Overtopping is one of the most serious modes of failures for all dams causing great numbers of human fatalities and material damages. Statistics show that overtopping failures are the highest, especially for embankment dams. The main reason for this is the erroneous prediction of the inflow design discharge, which has resulted from lack of realistic flow data and imperfect hydrological procedures. Failure in most cases occurs when the inflow exceeds the spillway design capacity, but to a lesser extent from the buildup of very high wave setup and runs up. This has led to active efforts in upgrading dams for such occurrences, by either upgrading spillways, adding auxiliary spillways, increasing freeboard by either heightening the dams or the parapet walls on the crest. Advancement in predicting the safe inflow discharges are also made by adopting such procedures as the calculation of the Probable maximum flood based on predicting the Maximum Probable Precipitation or using statistical methods by treating long records of available flow data. Recently, another challenge has come up facing dam owners and builders who are represented by the climate change impacts on the hydrological cycle; this has put a new responsibility to the governments to issue new regulations and plans to mitigate these impacts reducing failure possibilities and improve dam safety against overtopping.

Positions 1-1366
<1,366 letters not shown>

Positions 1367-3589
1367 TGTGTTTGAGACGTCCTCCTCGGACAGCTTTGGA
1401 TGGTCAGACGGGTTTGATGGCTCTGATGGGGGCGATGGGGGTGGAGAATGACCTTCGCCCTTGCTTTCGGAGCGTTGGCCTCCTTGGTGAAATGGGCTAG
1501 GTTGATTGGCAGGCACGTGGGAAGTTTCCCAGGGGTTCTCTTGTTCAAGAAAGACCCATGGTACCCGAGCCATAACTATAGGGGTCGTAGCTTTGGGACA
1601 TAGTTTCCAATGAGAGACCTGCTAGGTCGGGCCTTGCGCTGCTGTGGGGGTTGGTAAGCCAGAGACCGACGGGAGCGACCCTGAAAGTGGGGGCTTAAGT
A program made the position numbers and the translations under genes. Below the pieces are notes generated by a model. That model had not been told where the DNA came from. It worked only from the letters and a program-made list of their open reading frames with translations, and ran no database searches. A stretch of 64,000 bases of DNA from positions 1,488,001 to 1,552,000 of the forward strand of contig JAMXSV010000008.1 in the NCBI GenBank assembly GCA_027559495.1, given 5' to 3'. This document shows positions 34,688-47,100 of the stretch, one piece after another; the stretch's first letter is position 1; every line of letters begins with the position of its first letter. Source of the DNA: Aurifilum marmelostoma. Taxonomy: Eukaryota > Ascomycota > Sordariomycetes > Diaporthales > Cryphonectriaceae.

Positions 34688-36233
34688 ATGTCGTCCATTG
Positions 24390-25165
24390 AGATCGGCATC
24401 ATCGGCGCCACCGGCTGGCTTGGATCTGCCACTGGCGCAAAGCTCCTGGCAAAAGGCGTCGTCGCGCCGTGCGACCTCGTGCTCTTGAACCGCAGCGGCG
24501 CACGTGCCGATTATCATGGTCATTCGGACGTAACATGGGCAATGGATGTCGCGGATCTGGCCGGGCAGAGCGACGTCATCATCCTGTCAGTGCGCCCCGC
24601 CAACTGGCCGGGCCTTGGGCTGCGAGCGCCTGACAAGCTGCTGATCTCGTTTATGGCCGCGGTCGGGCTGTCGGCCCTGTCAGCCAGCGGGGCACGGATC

Keywords: Overtopping, Inflow Design Discharge, Spillway Design Discharge, Wave Set Up, Wave Run Up, Probable Maximum Discharge, Probable Maximum Precipitation, Climate Change.
ISSN: 1792-9040 (Print)